Everest 2014: Predicting Tropical Storms and Massive Snowfalls at Everest

Everest Alpineglow

Guest post by Michael Fagin

Most of the discussion of Mt. Everest weather revolves around when we will have that prefect weather window when the jet stream briefly shifts to the north and get reasonable summit winds, usually 20 mph or less occurs. This can occur briefly in early May but more common in the middle or the end of May.

The winds are of course key to any summit bid. Also important is to make sure you are done climbing before the heavy precipitation of the monsoon season starts. This is usually starts in June or can be in late May. However, there are occasions when a tropical depression forms south of Everest in early May, in the Bay of Bengal and these can be of great concern. These tropical storms bring an enormous amount of moisture inland.

One such storm, Cyclone Laila, formed in May of 2010 and brought 18 inches of water equivalent (460 mm) in a two day period in areas south of Everest. Fortunately the main impacts of this storm passed to the south and east of Everest. The type of storms in the Bay of Bengal and the Atlantic are listed in the table . You can also look at satellite imagery  to see the extent of moisture field from cyclones.

Storms by Category

  Winds under 32mph Winds 39-54mph Winds 64-72 mph Winds 99 – 113 mph
US Atlantic Tropical depression Tropical storm Category 1 hurricane Category 3 hurricane

Indian Ocean (Bay of Bengal)

Depression Cyclonic storm Severe Cyclonic Very severe Cyclonic storm
Cyclone Phailin 11 October 2013

We have also seen several strong tropical storms form during the post monsoon climbing season, usually after September towards end of November. I have seen several storms get close to Everest and bring of 30 inches of snow a day over 2 to 4 day period.

The big question is how get advance notice of a cyclone.  However before we discuss that let us go over what type of weather forecast data that is available to the general public.

One forecast is generated from grid points (latitude- longitude coordinates) of Everest and with some minor programming one can get a nice graphic display of key weather elements.

Current grid forecast for Everest

 	 Mean sea level pressure, wind speed at 850 hPa and geopotential 500 hPa, temperature at 850 hPa

Mean sea level pressure, wind speed at 850 hPa and geopotential 500 hPa, temperature at 850 hPa

One of the drawbacks of these grid forecasts is giving you the weather forecast for an exact grid point.  It does not tell you if there is a tropical storm to your south that might be moving towards your location. Also these types of grid forecasts have many other drawbacks but we can discuss that at another time. Bottom line it gives you a very quick snapshot look at the weather.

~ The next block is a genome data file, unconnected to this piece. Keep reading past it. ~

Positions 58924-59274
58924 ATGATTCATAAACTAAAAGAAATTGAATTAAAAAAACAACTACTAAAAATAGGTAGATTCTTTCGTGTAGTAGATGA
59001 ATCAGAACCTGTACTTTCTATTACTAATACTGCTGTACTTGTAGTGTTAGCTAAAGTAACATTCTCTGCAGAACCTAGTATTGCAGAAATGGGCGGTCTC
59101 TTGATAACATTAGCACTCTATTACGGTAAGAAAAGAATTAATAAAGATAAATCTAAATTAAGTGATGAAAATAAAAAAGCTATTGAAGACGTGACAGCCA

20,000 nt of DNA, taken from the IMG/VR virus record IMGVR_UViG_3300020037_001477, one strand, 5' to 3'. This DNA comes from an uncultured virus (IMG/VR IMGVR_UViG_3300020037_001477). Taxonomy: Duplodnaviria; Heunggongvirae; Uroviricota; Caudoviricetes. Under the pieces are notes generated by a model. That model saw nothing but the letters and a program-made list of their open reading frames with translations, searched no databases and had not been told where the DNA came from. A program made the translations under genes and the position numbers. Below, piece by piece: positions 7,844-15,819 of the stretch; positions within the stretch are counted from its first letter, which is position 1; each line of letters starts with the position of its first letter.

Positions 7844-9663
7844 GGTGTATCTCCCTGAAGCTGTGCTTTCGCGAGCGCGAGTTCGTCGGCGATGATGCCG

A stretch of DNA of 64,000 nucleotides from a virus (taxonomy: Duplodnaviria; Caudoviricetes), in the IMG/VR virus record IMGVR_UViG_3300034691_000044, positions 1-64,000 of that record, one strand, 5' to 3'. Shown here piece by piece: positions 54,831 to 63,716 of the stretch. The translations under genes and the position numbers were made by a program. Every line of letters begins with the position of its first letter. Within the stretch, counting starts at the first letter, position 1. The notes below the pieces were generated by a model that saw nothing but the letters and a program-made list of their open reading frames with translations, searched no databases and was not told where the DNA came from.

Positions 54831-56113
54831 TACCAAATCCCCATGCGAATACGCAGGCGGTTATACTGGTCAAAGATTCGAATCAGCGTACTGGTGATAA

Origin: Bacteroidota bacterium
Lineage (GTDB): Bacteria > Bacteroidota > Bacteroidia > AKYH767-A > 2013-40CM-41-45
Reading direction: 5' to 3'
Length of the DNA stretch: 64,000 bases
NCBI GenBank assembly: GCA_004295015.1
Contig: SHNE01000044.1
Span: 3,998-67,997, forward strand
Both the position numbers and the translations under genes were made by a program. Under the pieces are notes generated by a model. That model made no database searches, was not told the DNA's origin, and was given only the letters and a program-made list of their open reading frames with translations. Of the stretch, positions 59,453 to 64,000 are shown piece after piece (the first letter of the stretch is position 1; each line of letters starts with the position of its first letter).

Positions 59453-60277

I like to look at the big picture of upper level weather maps. Surface maps are not the of maps since the major weather peaks are much higher of course. Thus, I look at the 500 mb map which gives conditions at 18,000 foot level. This forecast maps shows ridges of high pressure (usually dry conditions).  Contrary to that pattern are troughs of low pressure, (usually precipitation.). One source of these maps  is from the Europe (ECMWF)   If  you see a consistent pattern of the low getting stronger over time in the Bay of Bengal than perhaps a cyclone might be forming

However this takes a lot of studying and understanding the formations cyclones as their movement and formation is similar to the tropical storms in the Atlantic off the US coast which can develop into hurricanes.  Once a cyclone forms and has developed and becomes a named cyclone you can go to in order to see exactly where it is. Although once this is named than the storm might be having impacts on Everest in a short period of time.  Frankly, it is much better to get an earlier warning from weather professional so you can plan accordingly to stay out of harm’s way.

See if there is a named cyclone

This is just a brief description of what I look at while forecasting for storms. I usually spent up to four hours a day looking at six major numerical forecast models and analyze the major upper level forecast maps, and satellite imagery. Finally getting real time observations from basecamp from my members helps calibrate my forecasts.

Michael Fagin has been forecasting for Mt. Everest since 2003 for expedition groups. For information on his company you can visit his web site  www.everestweather.com or email him at michalfagin@comcast.net . You can read my previous interviews with Michael

Thanks Michael, Let’s hope for a calm climbing season!

Climb On!


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6 thoughts on “Everest 2014: Predicting Tropical Storms and Massive Snowfalls at Everest

  1. Thank you Alan, very informative and it’s thanks to people like Michael and their excellent weather reporting which is going some way to preventing disasters on the big hill.

  2. Really interesting post. Michael Fagin is one of the unsung heroes of Everest, and many of us owe our summit success to his skill in weather forecasting every bit as much as the hard work of our superstar Sherpas. Nice for him to have some recognition on your blog, Alan, and to hear his take on Everest’s biggest problem.

  3. Hi Alan, Great respect for your excellent Everest Blog. You might like to know I have got a piece in the Telegraph here in the Uk today about the ever younger age of Everest summiters. http://www.telegraph.co.uk/culture/culturenews/10702538/Mount-Everest-the-chaos-is-growing.html

    This is to go with the launch of my new teen/ya book ‘The Everest Files.’


    Hope you can put a link on your site maybe?

    Kind regards, Matt Dickinson (author of ‘The Other Side of Everest’

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